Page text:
Here’s the dirty little secret about automation: it’s easier to build a robot to replace a junior attorney than to replace a journeyman electrician. And that fact helps explain why economists and politicians are feeling misgivings about “creative destruction,” which, up to now, they have usually embraced as a net good for society. Technology and automation, they’ve argued—correctly—boost productivity and create more jobs overall (even as some kinds of work get eradicated).
In the age of the algorithm, though, they’re not so sure any more, and no wonder: instead of creative destruction coming to factories and farms, it’s sweeping through city centers and taking white-collar jobs. The chattering classes have talked and written for years about the “end of work.” Doubtless many fear that the end of their work is in the offing, this time around.
Understandably, most of the media focus has been on the replacement of manual labor—real robots doing real tasks provide better visuals than an invisible service “bot” in the cloud. But focusing on hamburger-flipping androids is a distraction from where the real revolution is taking place. In any case, automation doesn’t really explain the decline in factory employment: manufacturing-sector investment in information technology has been flat or declining for more than a decade; and productivity, a critical indicator of (and the purpose of) automation has also been flat. Factories are actually underinvested in technology.
But Silicon Valley has been busy building software that will transform businesses, particularly those associated with shopping malls, Hollywood, hotels, taxis, newspapers, broadcast TV, finance, and even education. Some algorithms can teach basic math better than most humans with a B.Ed. Next up are the many paperwork tasks currently administered by bureaucrats and regulators. The white-collar professionals who staff these service-sector domains, a vast cadre, may find themselves displaced.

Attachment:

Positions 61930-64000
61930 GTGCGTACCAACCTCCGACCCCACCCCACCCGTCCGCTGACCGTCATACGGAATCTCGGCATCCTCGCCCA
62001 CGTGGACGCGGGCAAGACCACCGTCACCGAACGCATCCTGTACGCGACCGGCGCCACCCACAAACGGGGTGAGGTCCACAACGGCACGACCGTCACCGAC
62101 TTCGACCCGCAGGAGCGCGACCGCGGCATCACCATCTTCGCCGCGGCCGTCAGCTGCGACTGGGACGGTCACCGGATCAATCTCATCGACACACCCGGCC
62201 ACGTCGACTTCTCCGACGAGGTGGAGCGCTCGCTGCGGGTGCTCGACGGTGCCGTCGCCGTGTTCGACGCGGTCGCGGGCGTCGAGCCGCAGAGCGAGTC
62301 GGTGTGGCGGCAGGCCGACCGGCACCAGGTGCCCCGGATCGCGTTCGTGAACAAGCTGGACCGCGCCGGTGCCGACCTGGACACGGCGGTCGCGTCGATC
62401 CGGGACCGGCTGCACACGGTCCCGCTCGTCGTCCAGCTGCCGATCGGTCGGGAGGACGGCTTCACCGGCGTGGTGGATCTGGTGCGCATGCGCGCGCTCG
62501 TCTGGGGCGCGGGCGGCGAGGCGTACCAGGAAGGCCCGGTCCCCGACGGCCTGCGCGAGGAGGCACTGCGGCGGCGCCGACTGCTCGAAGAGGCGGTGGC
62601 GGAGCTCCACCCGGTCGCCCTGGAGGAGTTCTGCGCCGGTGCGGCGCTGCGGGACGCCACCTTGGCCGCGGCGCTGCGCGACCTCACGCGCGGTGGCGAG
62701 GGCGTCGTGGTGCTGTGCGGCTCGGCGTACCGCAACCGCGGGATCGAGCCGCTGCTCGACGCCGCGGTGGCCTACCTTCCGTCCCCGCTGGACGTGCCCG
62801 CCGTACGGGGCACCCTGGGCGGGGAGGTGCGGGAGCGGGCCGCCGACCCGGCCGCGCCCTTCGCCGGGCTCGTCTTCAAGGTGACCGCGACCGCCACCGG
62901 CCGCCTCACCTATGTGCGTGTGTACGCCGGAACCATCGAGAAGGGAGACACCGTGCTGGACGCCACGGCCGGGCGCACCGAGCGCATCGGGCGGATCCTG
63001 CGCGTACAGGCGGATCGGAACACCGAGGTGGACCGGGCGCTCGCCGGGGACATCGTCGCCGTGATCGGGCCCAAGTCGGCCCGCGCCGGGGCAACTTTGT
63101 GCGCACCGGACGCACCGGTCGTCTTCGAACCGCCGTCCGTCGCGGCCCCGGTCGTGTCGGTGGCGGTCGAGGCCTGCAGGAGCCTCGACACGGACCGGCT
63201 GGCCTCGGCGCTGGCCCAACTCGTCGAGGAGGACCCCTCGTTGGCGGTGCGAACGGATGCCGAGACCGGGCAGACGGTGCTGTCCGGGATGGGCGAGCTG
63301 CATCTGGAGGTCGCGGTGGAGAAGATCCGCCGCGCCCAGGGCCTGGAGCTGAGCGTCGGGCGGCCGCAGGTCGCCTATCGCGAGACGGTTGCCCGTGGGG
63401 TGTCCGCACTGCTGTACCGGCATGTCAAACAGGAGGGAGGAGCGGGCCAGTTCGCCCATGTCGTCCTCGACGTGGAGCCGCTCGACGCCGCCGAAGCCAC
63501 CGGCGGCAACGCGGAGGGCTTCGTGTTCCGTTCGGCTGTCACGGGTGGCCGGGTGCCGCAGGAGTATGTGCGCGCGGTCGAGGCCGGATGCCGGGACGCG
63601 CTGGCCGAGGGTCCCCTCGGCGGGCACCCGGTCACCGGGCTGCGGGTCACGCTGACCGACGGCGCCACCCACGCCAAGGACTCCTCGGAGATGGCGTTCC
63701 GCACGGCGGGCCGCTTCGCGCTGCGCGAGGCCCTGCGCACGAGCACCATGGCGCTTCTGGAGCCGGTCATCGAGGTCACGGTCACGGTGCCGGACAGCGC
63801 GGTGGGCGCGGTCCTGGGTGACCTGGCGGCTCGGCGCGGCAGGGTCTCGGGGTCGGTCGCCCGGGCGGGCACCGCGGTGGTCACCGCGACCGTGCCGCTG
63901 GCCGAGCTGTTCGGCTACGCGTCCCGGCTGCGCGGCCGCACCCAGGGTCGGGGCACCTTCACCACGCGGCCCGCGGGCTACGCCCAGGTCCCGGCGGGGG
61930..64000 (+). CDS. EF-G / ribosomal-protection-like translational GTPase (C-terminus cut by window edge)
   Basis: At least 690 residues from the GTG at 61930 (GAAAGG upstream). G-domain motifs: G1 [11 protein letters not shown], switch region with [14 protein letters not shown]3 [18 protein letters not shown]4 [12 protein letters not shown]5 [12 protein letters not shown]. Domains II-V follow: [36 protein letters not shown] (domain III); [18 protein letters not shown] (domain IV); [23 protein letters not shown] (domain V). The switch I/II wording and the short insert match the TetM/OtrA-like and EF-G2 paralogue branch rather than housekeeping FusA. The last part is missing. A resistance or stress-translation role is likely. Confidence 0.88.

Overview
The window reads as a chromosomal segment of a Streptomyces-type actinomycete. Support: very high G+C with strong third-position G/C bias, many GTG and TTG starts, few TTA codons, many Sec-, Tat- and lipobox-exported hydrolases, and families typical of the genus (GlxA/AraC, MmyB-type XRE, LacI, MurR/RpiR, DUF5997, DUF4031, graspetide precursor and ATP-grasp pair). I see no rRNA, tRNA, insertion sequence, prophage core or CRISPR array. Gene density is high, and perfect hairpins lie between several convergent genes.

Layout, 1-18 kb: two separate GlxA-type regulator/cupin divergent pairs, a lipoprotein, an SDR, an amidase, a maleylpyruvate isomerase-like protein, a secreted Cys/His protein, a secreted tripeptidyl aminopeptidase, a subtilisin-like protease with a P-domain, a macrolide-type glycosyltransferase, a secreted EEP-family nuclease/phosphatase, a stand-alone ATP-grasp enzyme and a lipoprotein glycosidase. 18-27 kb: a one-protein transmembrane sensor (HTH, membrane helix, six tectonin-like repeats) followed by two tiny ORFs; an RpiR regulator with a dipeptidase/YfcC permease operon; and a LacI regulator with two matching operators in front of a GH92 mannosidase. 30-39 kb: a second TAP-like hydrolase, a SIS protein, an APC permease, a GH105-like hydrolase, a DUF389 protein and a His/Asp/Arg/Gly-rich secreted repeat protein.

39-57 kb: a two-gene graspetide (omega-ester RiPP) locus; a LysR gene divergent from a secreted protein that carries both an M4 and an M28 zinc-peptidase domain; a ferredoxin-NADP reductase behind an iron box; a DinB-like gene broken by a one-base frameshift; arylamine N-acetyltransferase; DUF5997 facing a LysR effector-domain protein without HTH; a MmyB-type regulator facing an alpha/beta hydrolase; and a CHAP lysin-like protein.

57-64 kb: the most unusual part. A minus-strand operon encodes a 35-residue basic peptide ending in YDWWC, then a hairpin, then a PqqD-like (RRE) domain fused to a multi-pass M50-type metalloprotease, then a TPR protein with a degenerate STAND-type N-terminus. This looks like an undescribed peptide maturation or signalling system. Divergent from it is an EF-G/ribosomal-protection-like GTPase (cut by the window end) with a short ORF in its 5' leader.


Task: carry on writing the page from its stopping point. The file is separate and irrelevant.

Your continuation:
Consider a bellwether of more white-collar disruption yet to come: of the nearly 200 so-called Unicorns—private, venture-backed companies such as Uber that are valued over $1 billion—90 percent are in nonmanufacturing businesses. There’s a good reason for such a skewed focus. Supercomputer-class software in the cloud can perform, at minimal cost, once-daunting information-centric tasks, from reading X-rays to managing a “passive” investment fund. But the engineering challenges are far greater and many times more complex in cyber-physical systems, where software meets steel in real time. A seemingly minor software glitch that freezes a video screen can escalate from an annoyance to a fatal error if it’s involved in the interaction of the mechanical world with human beings. Self-driving car hype aside, there’s much work to be done in achieving viable sensors, actuators, power systems, security, and safety. Goldman Sachs reports that the automobile sector remains the only deeply automated industry; nearly all the rest are, at most, 20 percent to 30 percent along this path.
In due course, a cyber-revolution will indeed come to the “means of production.” Meantime, we’re in the midst of an upheaval in what we might call the “means of management.” The overall effect, I believe, will be the same as in the past—a boost to the economy and more jobs—but the makeover this time will affect the professional and managerial classes. We should expect them to be at least as vocal about it as many factory workers were a generation ago.
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